Sunday, May 28, 2023  |


Jermall Charlo goes the distance with Juan Macias Montiel, defends WBC middleweight title

Jermall Charlo landed his best punches for 12 rounds but couldn't stop or drop gutsy Juan Montiel.
Fighters Network

Jermall Charlo kept pounding and pounding and pounding on unheralded underdog Juan Macias Montiel but he just would not go anywhere.

Montiel took combinations, body shots, head shots, right and lefts. He took tremendous punishment round after round almost to the astonishment of Charlo and anyone else watching the Showtime main event on Saturday night.

Montiel showed as much heart as you will ever see a fighter display in a boxing ring, so much so that Charlo had to pay homage to him after retaining his WBC middleweight world title for the fourth time in one-sided fashion at the Toyota Center in his hometown of Houston on a meaningful date to Charlo.

Charlo, who is Black, wanted to fight on the Juneteenth holiday, which celebrates the emancipation of slaves in Texas on June 19, 1865, and which was officially made a federal holiday this week when President Biden signed it into law.

The judges had it 120-108, 119-109 and 118-109 for Charlo, but those wide scores do not do justice to the impressive fighting heart Montiel displayed. The Ring also had Charlo winning 119-109.

“It took a real warrior to get in the ring with me and he fought each and every round as hard as he could,” Charlo said. “I could tell by the look in his eyes that he was a true warrior from the beginning and he wanted to fight.”

The outcome was never in doubt but what made it an entertaining and dramatic fight was seeing just how much Montiel could take and then shake it off as Charlo blasted him around the ring almost nonstop.

“I needed a fight of this level and I know with this experience later on down the line I will become a world champion,” Montiel said through an interpreter. “I had a great preparation. I love it. I have passion and I got what it takes to become a world champion.”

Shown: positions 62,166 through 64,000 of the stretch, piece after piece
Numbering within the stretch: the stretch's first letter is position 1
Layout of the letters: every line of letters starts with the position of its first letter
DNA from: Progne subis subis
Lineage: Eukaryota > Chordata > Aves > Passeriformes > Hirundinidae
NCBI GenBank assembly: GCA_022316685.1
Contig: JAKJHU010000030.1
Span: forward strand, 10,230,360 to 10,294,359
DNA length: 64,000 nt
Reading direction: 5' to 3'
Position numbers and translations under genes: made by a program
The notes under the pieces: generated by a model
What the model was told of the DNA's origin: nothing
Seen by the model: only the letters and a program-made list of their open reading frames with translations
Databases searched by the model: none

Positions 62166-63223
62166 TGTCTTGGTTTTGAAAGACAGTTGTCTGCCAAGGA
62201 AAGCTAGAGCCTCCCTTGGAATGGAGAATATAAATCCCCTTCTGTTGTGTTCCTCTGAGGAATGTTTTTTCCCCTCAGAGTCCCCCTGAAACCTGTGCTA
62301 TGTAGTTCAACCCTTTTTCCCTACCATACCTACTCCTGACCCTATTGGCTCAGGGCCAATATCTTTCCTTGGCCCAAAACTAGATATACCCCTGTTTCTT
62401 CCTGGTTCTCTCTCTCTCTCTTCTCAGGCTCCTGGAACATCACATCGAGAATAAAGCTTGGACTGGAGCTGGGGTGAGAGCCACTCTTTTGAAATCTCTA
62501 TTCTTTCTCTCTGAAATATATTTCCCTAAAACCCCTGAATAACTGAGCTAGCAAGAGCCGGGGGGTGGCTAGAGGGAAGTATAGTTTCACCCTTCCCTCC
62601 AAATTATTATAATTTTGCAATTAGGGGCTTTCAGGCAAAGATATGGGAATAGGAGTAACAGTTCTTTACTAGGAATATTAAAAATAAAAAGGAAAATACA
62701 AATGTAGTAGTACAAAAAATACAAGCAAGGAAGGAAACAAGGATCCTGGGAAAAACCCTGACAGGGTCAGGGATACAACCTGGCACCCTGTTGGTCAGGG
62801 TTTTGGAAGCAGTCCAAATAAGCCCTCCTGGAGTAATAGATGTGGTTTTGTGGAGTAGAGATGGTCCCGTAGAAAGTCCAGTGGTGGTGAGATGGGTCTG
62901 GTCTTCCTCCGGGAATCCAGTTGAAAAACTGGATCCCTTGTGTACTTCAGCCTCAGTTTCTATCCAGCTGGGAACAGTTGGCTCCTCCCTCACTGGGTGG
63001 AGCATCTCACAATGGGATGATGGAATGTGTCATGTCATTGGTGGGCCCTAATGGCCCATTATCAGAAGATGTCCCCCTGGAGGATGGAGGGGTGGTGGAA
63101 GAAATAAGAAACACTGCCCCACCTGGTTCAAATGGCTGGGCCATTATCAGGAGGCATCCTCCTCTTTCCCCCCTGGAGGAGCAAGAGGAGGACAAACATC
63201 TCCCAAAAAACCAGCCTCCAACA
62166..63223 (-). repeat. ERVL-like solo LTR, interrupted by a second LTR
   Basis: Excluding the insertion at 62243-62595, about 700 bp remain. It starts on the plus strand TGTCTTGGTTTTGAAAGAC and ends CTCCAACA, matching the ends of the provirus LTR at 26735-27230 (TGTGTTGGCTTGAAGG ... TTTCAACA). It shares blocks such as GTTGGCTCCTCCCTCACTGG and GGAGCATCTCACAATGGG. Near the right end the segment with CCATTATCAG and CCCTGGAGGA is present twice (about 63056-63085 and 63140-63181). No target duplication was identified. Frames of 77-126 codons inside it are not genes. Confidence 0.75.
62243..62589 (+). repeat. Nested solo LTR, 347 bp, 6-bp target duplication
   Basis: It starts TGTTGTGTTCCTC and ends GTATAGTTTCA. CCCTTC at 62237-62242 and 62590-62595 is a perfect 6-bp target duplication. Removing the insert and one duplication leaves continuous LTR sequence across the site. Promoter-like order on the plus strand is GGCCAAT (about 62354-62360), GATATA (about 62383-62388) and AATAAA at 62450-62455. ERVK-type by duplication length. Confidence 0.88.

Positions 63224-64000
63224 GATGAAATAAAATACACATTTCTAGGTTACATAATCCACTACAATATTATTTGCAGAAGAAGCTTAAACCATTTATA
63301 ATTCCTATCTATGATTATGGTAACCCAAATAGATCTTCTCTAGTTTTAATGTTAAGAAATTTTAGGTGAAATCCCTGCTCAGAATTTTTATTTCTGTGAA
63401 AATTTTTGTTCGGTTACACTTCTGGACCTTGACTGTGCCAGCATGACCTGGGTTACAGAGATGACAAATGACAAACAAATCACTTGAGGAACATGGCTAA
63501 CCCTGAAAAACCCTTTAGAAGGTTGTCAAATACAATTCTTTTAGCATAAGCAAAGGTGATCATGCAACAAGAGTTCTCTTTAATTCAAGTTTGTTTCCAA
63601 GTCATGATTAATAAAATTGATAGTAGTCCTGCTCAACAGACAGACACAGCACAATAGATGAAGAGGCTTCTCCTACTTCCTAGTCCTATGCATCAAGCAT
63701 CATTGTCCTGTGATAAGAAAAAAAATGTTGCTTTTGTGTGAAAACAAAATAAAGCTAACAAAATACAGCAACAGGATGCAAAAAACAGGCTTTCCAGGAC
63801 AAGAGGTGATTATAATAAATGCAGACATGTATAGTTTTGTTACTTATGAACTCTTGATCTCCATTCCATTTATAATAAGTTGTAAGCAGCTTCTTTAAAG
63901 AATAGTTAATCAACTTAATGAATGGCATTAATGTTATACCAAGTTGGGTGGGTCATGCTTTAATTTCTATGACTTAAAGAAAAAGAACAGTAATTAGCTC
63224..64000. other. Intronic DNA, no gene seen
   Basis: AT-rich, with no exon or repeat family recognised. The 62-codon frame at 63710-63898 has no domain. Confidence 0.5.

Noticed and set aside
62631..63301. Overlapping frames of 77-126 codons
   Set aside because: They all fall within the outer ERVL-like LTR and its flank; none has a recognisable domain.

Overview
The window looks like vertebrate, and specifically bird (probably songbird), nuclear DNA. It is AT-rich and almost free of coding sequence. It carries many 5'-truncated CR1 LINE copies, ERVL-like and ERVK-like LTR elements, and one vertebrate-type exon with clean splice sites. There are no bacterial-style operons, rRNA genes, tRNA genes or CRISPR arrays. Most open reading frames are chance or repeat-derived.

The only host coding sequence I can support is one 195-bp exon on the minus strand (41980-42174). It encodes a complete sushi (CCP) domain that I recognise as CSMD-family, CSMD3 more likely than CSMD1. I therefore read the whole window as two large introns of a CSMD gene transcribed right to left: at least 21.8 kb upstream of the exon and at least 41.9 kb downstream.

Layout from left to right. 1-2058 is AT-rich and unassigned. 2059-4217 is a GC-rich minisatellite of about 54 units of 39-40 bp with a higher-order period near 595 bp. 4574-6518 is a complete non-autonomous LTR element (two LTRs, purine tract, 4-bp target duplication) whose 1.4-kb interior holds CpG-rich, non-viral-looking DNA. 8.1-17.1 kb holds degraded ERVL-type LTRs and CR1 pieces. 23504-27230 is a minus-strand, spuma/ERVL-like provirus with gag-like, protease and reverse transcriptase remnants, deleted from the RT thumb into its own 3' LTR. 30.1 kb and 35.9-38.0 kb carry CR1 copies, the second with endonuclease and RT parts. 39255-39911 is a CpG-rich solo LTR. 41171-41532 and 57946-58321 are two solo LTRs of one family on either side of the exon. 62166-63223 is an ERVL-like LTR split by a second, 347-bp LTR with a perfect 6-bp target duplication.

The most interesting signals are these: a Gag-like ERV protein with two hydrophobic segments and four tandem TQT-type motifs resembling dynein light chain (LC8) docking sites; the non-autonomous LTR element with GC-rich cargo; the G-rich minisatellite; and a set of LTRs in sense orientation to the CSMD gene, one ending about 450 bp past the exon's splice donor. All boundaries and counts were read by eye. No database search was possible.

He may never accomplish that goal but he gave one hell of an effort against Charlo.

Charlo had Montiel reeling at points but couldn’t put him away.

“It don’t matter what I hit him with he was like, ‘Come on!’ I love that. I love that spirit,” Charlo said. “He’s gonna be great, man.”

When the fight was over, Charlo placed a WBC appreciation medal around Montiel’s neck.

“Montiel, thank you, man,” Charlo said to him. “Warrior! Warrior!”

Charlo (32-0, 22 KOs), 31, began backing up Montiel, the nephew of retired former three-division world titleholder Fernando Montiel, in the first round and, for some reason, Montiel switched to southpaw for long stretches of the fight, which did him no good.

Charlo marched forward and more or less did as he pleased. He clearly won the first several rounds but then turned up his attack with a very strong fifth round in which he rocked Montiel, trapped him in a corner and unloaded uppercuts and body shots.

Charlo had an even bigger sixth round, one that was so one-sided it could have been a 10-8 round even without a knockdown. Charlo teed off on him for long stretches. He trapped Montiel in a corner once again and let the punches fly.